In that instant, with the object of his attention no longer appearing as prey, the startled cat jerked and quickly retreated in motions that covered a goodly distance in a split second, but he remained there, still watching from farther away. Only two minutes had passed, Kim guessed, minutes that seemed like forever.
Facing the lion, Kim and her fiancé began slowly walking backward like zombies in a horror movie, keeping their eyes on the cat, and certainly not turning their backs and running so as to provoke his chase response.
Safely away in the parking area, though not all that far from the danger zone, they came upon three “stoners” casually walking toward the campground and the big cat that would blow their minds a good deal more than the doobie they had just smoked. Kim and her fiancé tried to warn them, saying there’s a great big cat over there, but in their euphoria the stoners laughed it off and proceeded on their way. There voices though could soon be heard from a distance (Oh, sh---) as Kim and her fiancé jumped into their car, drove off, and soon alerted the forest service. They were told that, indeed, a “rogue cat” had been reported in the area.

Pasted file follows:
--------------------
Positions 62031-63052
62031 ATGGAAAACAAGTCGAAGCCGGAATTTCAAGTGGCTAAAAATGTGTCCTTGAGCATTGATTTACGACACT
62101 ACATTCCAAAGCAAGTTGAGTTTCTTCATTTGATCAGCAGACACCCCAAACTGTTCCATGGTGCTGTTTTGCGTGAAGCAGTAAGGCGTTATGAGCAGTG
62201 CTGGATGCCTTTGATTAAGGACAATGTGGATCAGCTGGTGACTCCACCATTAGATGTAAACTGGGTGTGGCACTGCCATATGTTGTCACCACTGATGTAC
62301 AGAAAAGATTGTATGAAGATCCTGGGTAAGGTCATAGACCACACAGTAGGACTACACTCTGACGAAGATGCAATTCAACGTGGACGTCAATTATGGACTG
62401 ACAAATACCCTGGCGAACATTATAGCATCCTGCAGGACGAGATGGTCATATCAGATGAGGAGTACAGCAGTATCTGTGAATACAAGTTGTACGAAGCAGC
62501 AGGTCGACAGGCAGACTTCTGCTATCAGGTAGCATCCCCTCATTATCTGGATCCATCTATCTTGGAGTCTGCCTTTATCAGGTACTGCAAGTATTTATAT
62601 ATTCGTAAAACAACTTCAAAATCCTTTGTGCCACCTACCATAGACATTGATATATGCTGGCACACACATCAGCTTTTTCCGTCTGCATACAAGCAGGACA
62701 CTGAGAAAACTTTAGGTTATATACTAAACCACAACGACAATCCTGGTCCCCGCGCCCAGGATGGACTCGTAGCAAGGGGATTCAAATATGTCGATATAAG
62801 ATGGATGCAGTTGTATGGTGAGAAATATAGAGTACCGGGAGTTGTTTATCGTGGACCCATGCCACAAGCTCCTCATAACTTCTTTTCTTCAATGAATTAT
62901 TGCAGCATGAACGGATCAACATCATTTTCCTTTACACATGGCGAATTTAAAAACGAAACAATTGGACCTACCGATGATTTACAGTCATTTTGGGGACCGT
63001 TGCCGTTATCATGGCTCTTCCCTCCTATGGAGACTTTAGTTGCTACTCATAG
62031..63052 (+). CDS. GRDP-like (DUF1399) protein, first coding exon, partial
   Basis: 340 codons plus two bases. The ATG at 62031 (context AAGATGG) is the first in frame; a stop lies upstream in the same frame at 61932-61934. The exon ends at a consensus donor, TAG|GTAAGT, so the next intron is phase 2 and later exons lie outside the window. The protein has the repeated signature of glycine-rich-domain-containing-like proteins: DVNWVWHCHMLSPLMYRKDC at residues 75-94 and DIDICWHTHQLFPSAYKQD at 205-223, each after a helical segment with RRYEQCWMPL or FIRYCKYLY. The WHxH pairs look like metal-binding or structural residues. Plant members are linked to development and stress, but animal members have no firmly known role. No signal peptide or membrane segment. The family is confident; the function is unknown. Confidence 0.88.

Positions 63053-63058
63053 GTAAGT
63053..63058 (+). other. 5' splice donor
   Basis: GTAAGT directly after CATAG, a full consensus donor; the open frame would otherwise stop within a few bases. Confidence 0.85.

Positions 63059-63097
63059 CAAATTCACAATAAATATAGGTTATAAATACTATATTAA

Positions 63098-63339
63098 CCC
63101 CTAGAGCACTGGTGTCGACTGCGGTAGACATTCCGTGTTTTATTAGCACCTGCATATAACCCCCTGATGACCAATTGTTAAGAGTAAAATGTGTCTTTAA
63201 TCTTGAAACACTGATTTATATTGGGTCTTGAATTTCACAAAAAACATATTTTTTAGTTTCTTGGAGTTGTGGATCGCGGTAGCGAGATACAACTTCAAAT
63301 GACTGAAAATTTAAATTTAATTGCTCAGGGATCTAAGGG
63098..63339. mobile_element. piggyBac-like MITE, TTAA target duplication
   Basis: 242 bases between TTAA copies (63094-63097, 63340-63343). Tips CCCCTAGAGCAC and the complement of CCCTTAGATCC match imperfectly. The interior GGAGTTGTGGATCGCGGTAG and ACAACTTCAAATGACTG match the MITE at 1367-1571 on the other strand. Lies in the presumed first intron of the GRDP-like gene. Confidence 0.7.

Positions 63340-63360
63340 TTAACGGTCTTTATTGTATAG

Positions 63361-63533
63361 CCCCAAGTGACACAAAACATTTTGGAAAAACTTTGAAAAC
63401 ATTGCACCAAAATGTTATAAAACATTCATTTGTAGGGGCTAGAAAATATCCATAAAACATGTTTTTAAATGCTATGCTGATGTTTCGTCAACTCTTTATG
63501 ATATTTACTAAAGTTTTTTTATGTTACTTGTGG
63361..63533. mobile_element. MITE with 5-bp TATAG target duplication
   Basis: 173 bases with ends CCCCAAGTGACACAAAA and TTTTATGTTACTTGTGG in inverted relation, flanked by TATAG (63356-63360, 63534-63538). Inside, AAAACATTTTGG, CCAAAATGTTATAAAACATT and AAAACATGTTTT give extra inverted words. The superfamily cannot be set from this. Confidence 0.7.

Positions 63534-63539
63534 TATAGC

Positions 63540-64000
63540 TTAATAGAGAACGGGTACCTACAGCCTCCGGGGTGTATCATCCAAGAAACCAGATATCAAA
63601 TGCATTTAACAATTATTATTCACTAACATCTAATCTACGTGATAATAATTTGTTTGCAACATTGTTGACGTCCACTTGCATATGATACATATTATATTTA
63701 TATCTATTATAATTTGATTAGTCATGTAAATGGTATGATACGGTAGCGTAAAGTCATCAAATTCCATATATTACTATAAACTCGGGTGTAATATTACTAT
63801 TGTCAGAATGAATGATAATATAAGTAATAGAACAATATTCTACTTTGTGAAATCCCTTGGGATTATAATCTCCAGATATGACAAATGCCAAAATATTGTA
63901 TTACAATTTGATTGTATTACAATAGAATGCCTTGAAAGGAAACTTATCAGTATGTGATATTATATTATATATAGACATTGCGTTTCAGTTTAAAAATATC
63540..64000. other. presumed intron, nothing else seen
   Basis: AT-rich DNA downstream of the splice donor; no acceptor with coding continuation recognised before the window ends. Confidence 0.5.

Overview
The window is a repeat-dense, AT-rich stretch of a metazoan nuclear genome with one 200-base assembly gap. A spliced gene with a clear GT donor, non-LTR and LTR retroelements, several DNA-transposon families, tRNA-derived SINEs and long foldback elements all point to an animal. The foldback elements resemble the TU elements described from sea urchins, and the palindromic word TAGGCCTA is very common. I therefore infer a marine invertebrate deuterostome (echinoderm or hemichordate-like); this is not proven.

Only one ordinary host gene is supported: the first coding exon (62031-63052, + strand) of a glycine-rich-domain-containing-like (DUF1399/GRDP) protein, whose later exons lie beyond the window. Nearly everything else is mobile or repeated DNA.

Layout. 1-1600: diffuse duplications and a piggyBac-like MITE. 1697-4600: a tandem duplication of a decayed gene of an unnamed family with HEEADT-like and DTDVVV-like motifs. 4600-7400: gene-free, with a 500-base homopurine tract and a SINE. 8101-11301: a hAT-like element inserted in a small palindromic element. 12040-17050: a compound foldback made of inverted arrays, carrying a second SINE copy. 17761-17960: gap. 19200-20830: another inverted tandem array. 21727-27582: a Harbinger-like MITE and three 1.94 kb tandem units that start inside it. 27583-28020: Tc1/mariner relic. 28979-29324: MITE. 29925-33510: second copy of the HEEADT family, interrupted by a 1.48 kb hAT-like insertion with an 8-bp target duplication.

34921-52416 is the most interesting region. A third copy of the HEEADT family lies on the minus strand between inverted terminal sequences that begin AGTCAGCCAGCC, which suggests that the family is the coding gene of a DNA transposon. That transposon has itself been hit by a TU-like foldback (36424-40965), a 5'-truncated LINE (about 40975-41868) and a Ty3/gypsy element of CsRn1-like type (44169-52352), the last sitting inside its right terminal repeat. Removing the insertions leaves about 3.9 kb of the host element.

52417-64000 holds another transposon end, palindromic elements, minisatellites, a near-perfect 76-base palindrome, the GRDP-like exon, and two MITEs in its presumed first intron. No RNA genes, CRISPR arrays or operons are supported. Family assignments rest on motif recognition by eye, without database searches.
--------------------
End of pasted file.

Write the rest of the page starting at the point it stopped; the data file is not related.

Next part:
That event happened in 2006, and not much has changed since then. About 50 mountain lions roam the Paradise Valley area, wildlife officials told us, and a few thousand across the state. They are highly reclusive creatures, but do not confine themselves to high elevations. Just two years ago we published photos of a young cat in the lower Pine Creek area, and we’ve received reports of lions descending the Wineglass, near houses, people, and pets.
If you’re smart, well informed regarding how not to appear as prey, and face to face with a lion, you will act as Kim and her fiancé did that day, never turning your back, raising your arms high, spreading a jacket or coat above you as you do, and shouting so as to spook the cat. If attacked, fight like hell, they say, don’t run. Use a stick or rock, or better yet discharge a sidearm. Trouble is, cats stalk from behind, in which case your best defense and alarm system may be your psychic awareness or mental alertness—as that chill shoots up the back of your neck with the feeling you’re being watched—indeed, stalked.